My recent body of work refers to Mother Nature’s response to a rapidly changing environment and ultimately reflects the interconnectedness between humans and nature. Patterns reflecting elements of nature are injected into the human form while animals that are mostly found in my close environment are added around the images to stress the interdependent nature of the relationship. Often times the subject appears to be clinging or holding on which is meant to represent our fear of change as well as Mother Nature’s response to the current threat of climate change. Female models are often used to show parallels that exist between women and nature which validates the reason we refer to nature in the female form. They are at the same time powerful and fierce, yet also vulnerable and incredibly nurturing. The work is also heavily influenced by my two daughters Hunter (3 yrs old) and Frankie (2 yrs old). As I have watched them grow I have observed their fascination with the plants and animals in their environment and given cause for great concern about the impacts of climate change on them as well as future generations.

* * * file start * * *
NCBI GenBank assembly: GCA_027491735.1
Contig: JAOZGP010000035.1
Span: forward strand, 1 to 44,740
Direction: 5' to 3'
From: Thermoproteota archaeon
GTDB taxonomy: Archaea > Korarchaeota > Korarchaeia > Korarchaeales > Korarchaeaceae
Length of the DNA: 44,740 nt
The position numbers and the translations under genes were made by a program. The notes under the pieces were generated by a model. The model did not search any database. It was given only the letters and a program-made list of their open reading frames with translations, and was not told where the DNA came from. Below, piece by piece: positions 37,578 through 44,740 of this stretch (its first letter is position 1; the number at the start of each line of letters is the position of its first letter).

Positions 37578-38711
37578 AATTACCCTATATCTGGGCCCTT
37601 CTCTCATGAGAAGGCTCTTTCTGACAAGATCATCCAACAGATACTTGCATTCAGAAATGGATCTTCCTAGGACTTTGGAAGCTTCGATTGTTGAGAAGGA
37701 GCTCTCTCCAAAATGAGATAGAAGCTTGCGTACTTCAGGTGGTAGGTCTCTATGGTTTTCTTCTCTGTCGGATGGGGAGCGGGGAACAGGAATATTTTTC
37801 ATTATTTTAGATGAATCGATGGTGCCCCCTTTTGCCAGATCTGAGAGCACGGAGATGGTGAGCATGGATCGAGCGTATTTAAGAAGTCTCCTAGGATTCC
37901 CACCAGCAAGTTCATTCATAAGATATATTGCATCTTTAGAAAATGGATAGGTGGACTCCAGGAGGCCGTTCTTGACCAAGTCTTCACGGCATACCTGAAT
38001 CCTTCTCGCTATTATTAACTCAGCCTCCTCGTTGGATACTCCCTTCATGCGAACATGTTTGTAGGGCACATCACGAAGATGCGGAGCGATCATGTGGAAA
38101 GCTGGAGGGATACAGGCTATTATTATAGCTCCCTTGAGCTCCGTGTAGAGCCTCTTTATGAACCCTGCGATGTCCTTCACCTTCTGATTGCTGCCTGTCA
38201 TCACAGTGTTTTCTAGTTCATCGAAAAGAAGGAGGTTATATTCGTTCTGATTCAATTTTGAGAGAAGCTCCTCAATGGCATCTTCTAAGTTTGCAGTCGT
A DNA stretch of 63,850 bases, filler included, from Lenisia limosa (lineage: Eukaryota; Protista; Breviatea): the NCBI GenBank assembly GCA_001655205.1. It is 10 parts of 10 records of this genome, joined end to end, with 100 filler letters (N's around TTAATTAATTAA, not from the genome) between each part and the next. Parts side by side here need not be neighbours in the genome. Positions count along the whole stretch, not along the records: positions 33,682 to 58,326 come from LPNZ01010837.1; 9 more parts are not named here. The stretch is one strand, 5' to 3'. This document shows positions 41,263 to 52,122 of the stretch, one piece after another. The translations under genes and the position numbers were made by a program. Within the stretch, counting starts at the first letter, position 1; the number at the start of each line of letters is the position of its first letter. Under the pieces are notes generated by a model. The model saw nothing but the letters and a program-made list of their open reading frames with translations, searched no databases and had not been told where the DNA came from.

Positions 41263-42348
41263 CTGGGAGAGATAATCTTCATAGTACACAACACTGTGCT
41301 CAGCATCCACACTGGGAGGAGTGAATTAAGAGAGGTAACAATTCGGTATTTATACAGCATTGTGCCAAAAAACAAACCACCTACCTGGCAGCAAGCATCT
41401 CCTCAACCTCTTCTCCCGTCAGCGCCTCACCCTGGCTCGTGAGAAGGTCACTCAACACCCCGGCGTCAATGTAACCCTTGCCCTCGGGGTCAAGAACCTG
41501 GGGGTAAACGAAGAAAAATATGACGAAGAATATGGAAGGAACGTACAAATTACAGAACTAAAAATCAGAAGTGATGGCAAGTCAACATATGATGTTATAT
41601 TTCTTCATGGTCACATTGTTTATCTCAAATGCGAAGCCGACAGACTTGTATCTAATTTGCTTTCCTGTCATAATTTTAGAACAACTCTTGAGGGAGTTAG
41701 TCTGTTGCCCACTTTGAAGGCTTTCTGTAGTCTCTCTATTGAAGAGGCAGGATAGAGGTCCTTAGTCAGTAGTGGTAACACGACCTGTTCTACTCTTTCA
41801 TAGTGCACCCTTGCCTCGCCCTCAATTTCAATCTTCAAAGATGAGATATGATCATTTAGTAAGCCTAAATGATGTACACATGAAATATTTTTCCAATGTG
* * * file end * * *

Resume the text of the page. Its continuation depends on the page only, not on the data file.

“We do not love nature because it is beautiful; we find beauty in nature because we are a part of it, and it is a part of us.”
Chirstopher Marley, Biophelia
David Blake is originally from the Midwest, where he was raised on a healthy diet of rock ‘n roll and small town boredom. He got his feet wet in the Chicago gallery scene as a self-taught artist, taking on screen printing after studying Andy Warhol and observing early 2000s Parisian street art first-hand. He has shown his paintings in group exhibitions across the U.S. and Hong Kong, as well as solo exhibitions in Las Vegas, NV and Laguna Beach, CA. David has contributed artworks to fundraisers for the Japanese Red Cross, Wounded Warriors Project, Little Kids Rock and ArtReach. He moved from Chicago to California in 2007 and currently lives in San Clemente, California with his wife Kim and daughters Frankie & Hunter Tru.